According to the guideline, China’s SOEs will be divided into two categories, for-profit entities and those dedicated to public welfare. The first category will be market-based and stick to commercial operations and should aim to increase state-owned assets and boost the economy. The other is designed to improve people’s quality of life and provide public goods and services.
SOEs should adopt modern enterprise systems. A flexible and market-based salary system will be established. Salaries of SOE employees will be in line with market levels and decided by company performance. SOEs will also hire more professional managers, and improve their personnel management systems.
China will enhance state assets management, which will focus on managing state assets, but not state firms. The country will set up a state assets budget management system, which covers all of the SOEs. It’s planned to raise the state assets dividend payout ratio to 30 percent by 2020, from the current 5 to 20 percent.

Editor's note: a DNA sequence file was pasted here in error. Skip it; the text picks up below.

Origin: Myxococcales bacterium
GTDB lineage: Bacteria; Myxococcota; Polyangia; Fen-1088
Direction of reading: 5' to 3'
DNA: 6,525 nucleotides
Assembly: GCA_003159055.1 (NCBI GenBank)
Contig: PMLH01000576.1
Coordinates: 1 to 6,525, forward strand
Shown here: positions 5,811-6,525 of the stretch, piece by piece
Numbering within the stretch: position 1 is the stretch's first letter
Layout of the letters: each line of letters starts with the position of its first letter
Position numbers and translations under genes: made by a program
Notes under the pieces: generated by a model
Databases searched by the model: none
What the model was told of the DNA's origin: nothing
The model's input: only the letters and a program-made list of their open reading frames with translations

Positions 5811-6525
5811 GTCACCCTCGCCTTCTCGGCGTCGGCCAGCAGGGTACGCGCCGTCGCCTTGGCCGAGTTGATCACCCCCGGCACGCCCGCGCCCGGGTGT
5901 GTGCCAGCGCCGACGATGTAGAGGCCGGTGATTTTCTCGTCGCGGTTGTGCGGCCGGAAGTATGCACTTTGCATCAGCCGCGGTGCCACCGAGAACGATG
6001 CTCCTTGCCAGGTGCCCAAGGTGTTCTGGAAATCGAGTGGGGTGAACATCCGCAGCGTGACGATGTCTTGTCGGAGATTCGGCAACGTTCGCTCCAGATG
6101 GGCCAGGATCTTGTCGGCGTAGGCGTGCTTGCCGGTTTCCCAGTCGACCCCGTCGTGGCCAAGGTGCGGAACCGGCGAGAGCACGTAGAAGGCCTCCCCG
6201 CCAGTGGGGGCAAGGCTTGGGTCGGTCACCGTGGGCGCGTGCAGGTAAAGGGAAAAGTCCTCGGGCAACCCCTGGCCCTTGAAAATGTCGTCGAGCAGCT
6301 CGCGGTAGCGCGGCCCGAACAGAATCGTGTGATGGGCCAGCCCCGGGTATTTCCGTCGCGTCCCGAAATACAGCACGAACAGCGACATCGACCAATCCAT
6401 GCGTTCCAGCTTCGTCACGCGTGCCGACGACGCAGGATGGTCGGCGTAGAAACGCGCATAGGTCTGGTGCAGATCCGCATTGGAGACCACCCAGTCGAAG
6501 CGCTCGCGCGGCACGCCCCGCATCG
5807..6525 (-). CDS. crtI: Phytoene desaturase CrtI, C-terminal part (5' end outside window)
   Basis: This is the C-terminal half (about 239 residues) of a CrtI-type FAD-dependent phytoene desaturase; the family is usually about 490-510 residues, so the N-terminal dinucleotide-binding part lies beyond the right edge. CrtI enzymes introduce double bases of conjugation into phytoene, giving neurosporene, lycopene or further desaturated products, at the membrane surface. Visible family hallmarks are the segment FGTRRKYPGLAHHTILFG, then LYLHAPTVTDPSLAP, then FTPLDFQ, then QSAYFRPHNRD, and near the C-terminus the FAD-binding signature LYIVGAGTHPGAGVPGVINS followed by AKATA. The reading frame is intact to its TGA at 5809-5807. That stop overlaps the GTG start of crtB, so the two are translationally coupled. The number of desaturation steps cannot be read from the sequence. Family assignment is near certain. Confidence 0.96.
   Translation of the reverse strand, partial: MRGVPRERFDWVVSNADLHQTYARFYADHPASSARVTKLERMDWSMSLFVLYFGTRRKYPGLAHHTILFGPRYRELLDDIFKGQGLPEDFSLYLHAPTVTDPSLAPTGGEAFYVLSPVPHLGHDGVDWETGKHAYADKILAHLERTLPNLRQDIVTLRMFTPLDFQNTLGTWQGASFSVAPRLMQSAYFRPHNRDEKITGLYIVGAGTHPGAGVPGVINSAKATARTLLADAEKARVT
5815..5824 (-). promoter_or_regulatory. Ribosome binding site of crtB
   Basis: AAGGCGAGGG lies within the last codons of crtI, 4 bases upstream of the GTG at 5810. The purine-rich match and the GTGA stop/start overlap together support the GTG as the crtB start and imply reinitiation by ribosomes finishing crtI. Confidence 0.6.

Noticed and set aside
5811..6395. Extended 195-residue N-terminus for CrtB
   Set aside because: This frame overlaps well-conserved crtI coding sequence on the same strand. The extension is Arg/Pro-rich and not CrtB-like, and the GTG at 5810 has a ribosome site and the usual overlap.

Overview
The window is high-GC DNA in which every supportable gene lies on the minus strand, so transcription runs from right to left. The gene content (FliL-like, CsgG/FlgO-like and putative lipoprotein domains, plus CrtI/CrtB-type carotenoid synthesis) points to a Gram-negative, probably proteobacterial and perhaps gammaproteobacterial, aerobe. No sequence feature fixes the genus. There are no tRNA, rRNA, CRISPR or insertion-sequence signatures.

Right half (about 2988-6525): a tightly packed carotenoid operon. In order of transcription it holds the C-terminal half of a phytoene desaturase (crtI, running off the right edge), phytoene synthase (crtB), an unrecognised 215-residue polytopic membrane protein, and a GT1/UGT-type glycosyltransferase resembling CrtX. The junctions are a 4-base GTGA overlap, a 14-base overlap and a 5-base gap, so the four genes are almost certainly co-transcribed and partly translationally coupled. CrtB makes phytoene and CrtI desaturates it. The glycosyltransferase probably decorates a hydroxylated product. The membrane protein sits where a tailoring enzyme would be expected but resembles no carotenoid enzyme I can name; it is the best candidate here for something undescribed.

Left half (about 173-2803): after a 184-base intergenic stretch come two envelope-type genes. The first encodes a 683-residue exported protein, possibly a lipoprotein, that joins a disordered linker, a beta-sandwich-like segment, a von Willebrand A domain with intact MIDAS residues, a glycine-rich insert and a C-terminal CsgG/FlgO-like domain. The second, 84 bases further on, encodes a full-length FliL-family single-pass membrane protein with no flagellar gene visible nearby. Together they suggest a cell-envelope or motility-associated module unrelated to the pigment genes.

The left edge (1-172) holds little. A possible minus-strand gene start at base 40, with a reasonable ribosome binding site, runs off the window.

In terms of mixed-ownership reforms, the guidelines said the government should introduce multiple types of investors so SOEs can achieve mixed ownership and encourage them to go public. No specific agenda on mixed-ownership reform will be set, but the government will promote it gradually. Non-state firms will be encouraged to join the process through various means, including buying stakes and convertible bonds from share rights swaps with SOEs. SOEs will also be allowed to experiment with selling shares to their employees.